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/* Decision Coverage */ Referenced example

Coverage Analysis Theory

Table of Contents

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The subject of Code Coverage Analysis is broad and has been written about many times over. This background material is not intented to summerize or rehash what can be read elsewhere. Instead, the focus here will be on the aspects of Code Coverage Analysis as they pertain to the RTEMS Coverage Analysis effort.

The ultimate goal of Code Coverage Analysis is to ensure that a test suite adequately tests a particular body of code. In order to achieve this goal, several different coverage criteria may have to be examined. Let's consider the following criteria:

  • Statement Coverage - Has each line of the source code been executed?
  • Decision Coverage (also known as Branch coverage) - Has each control structure (such as an if statement) evaluated both to true and false?
  • Condition Coverage - Has each boolean sub-expression evaluated both to true and false (this does not necessarily imply decision coverage)?
  • Object Coverage - Has each line of generated assembly been executed?

Statement Coverage

Statement Coverage requires that each line of source code must be executed. This is often considered the simpliest criteria. The problem is that it only identifies the lines that were executed, and does not consider the logic flow of the code. It can be useful for indentifying "chunks" of code (i.e. new functionality) that are not covered by the test suite, but not much else.

Decision Coverage

Decision Coverage requires that each control structure evaluate to both TRUE and FALSE. This is a pretty good criteria because it generally ensures that both the TRUE and FALSE paths of an expression are covered. However, short-circuit operators will prevent some portions of a complex expression from being evaluated.

Condition Coverage

Condition Coverage requires that each boolean sub-expression evaluate to both TRUE and FALSE. This criteria goes a little further than Decision Coverage by ensuring that the component parts of a compound expression each evaluate to TRUE and FALSE. But it should be noted that this does not necessarily imply decision coverage. Because of this fact, it is best to apply Decision Coverage and Condition Coverage together.

Object Coverage

Object Coverage requires that each line of generated assembly be executed. This can be a very good general criteria because it ensures most of the test cases that the other criteria ensure.

Criteria Relationships

Imported from old wiki.]]

Each of these criteria can be used independently to analyze the code in question. Application of any one criteria will likely improve the test suite to some degree albeit at the cost of increasing the complexity of the test suite. Examination of the criteria collectively, shows that there are clear relationships between the different criteria as shown in the picture. The completness and complexity of the test suite increases as it satifies first Statement Coverage and then Decision Coverage and finally Condition/Decision? Coverage. If the test suite satisfies Statement Coverage, it will partially satisfy Decision Coverage and Condition/Decision? Coverage. If the test suite satisfies Decision Coverage, it will completely satisfy Statement Coverage and partially satisfy Condition/Decision? Coverage. Note the fact that Object Coverage satisfies part of all of the other criteria. There is also a complexity relationship where Statement Coverage is the least complex to satisfy and Condition/Decision? Coverage is the most complex to satisfy.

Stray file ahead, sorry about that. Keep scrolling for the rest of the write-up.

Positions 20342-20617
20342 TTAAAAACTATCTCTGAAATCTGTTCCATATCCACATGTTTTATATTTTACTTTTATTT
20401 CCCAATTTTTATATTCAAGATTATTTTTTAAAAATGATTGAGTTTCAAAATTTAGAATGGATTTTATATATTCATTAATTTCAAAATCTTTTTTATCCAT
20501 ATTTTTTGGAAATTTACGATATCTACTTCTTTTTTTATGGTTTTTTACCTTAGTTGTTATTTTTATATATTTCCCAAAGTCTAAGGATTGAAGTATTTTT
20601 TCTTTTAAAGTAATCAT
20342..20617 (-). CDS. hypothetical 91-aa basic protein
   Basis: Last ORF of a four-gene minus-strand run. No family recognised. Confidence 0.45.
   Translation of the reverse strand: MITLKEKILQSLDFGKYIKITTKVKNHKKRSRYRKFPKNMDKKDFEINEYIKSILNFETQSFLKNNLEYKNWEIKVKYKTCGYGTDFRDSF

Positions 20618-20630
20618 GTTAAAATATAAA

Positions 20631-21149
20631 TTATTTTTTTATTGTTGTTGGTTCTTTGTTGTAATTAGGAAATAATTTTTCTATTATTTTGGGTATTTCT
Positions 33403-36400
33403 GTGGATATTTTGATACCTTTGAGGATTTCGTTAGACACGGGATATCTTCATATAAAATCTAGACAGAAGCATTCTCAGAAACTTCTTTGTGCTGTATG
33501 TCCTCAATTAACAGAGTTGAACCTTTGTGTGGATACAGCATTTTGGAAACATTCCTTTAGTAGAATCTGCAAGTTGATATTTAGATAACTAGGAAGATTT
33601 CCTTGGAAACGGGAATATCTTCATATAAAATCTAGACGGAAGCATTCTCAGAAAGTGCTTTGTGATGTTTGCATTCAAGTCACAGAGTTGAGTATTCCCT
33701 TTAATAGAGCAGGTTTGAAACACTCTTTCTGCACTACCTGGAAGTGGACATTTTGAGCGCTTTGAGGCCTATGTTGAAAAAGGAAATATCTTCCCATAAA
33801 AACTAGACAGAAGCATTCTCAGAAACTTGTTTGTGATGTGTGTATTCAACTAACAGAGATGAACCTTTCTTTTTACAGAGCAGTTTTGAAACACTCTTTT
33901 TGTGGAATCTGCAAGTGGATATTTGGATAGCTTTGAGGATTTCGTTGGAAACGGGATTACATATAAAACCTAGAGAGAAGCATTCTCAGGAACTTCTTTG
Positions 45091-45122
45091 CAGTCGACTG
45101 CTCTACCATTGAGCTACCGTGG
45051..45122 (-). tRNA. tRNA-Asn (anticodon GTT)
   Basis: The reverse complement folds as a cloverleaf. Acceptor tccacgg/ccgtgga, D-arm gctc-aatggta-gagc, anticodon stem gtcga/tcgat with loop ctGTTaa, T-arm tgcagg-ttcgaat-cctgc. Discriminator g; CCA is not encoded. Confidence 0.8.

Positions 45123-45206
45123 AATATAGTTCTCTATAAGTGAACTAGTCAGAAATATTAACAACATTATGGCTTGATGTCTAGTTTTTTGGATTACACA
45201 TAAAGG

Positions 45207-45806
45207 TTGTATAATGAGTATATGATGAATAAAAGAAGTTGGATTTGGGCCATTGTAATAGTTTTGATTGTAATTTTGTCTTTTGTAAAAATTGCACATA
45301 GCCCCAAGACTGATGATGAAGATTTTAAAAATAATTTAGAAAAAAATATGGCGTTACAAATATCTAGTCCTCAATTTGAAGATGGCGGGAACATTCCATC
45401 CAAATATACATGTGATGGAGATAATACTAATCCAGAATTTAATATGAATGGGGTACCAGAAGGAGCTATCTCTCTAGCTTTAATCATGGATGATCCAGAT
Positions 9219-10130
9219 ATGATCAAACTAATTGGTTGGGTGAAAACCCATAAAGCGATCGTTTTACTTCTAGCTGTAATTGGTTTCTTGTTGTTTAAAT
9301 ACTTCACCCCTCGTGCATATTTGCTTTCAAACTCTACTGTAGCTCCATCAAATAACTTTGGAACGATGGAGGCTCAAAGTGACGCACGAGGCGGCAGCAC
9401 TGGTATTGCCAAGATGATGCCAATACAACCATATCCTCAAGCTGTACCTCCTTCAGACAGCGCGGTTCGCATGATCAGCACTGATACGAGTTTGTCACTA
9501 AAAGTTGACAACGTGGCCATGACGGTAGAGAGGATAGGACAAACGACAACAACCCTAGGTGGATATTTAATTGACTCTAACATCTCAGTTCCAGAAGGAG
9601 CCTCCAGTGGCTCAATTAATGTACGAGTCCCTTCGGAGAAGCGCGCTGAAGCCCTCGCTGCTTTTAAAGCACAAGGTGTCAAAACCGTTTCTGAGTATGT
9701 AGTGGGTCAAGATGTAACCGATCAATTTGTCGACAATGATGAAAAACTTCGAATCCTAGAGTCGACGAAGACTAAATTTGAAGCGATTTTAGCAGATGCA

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An Example

In order to illustrate what is covered by each of the different criteria, consider the following example showing the source code for a simple if statement along with its generated pseudo-code instructions.

{| border="1" style="margin: 1em auto 1em auto;text-align: left;" |+

|Block | A
Source Code Block Object Pseudo-code
if (x OR y) A1 cmp x, 0

branch if FALSE to do something

A2 cmp y, 0

branch if TRUE around do something

| B
do something B do something instructions


Statement Coverage

A single test case that allows the if statement to evaluate to TRUE will execute blocks A and B. This will achieve 100% Statement Coverage.

Decision Coverage

A minimum of two test cases are required to achieve 100% Decision Coverage. One case must force the if statement to evaluate to TRUE and the other case must force the if statement to evaluate to FALSE. It is interesting to note that 100% Decision Coverage does not necessarily produce 100% Object Coverage. A test case that forces a TRUE outcome will either execute blocks A1 and B or A1, A2 and B. Short-circuiting requires careful selection of the test case in order to achieve 100% Decision Coverage and 100% Object Coverage.

Condition Coverage

Two test case are required to achieve 100% Condition Coverage. In one case x must be TRUE while y is FALSE and in the other case x must be FALSE while y is TRUE.

Object Coverage

Only a carefully chosen test case where x is FALSE and y is TRUE will achieve 100% Object Coverage.

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